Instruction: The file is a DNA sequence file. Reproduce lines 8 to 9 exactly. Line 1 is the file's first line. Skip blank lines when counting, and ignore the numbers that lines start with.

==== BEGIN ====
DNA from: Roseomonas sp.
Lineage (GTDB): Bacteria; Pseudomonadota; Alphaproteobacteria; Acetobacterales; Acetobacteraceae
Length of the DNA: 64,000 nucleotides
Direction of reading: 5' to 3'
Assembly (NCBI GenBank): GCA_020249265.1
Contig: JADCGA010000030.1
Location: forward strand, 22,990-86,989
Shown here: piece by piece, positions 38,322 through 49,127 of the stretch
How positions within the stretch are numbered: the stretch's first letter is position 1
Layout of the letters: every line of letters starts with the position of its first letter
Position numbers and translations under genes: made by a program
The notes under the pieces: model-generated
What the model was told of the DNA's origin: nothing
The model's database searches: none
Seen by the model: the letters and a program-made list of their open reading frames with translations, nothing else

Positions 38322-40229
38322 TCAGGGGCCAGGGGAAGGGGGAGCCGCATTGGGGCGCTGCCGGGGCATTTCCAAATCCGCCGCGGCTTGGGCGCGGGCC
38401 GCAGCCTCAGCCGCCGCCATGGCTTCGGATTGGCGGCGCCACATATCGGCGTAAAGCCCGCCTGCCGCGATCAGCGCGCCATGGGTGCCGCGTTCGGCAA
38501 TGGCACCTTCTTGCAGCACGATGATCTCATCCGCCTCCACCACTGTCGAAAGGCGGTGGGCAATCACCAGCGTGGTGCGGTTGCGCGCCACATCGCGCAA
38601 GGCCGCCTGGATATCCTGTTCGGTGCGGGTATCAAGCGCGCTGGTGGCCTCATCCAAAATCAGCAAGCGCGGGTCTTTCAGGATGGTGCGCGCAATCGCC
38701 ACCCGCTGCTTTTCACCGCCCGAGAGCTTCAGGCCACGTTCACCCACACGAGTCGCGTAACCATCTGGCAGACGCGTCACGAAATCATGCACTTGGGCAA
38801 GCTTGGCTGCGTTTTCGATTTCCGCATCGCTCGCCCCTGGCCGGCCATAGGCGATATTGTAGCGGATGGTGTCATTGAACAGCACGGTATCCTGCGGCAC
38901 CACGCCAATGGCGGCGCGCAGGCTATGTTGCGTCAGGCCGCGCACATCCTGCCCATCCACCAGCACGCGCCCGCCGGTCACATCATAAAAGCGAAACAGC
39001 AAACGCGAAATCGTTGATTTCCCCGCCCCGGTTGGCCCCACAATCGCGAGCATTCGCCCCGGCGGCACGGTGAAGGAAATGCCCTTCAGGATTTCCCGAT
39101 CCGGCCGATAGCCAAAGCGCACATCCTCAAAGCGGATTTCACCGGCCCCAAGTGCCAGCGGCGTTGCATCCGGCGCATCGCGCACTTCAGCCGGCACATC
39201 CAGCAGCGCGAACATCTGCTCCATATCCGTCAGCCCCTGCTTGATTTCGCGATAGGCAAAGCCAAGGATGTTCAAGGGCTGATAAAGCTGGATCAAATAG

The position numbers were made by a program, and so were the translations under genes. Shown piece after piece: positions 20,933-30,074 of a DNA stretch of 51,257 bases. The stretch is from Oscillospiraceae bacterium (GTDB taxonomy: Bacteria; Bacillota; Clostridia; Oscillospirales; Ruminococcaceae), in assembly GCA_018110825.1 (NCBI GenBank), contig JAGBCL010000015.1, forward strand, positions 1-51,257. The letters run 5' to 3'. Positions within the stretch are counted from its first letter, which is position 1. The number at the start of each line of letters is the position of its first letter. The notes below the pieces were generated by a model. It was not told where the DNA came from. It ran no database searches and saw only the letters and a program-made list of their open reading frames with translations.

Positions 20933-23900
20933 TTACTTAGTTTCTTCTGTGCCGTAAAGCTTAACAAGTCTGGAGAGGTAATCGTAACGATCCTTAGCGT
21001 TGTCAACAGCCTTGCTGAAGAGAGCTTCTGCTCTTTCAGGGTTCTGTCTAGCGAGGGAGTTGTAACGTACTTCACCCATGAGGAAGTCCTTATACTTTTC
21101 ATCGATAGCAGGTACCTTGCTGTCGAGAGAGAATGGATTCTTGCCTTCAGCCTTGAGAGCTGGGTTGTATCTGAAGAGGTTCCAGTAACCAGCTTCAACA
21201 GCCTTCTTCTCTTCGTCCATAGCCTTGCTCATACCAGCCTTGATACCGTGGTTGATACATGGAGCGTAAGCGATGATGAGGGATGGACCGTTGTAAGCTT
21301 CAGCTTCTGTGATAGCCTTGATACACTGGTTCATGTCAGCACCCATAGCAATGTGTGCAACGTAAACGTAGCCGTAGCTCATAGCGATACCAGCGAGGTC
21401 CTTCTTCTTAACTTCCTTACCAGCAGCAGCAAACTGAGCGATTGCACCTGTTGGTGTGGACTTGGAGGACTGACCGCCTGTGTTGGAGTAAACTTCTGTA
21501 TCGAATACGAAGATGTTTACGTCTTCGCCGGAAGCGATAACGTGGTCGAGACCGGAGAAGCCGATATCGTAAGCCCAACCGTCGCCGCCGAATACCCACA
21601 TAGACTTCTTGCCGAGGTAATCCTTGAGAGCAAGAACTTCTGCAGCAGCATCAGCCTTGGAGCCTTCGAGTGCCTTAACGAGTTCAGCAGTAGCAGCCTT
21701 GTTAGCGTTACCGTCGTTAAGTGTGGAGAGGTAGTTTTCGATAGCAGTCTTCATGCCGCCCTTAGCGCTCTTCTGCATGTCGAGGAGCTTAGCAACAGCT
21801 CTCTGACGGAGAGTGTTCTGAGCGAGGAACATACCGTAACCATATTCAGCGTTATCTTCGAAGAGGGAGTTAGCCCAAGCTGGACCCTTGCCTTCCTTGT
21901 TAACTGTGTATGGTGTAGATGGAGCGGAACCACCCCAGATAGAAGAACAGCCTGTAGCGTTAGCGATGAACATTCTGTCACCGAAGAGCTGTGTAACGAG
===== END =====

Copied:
Shown here: piece by piece, positions 38,322 through 49,127 of the stretch
How positions within the stretch are numbered: the stretch's first letter is position 1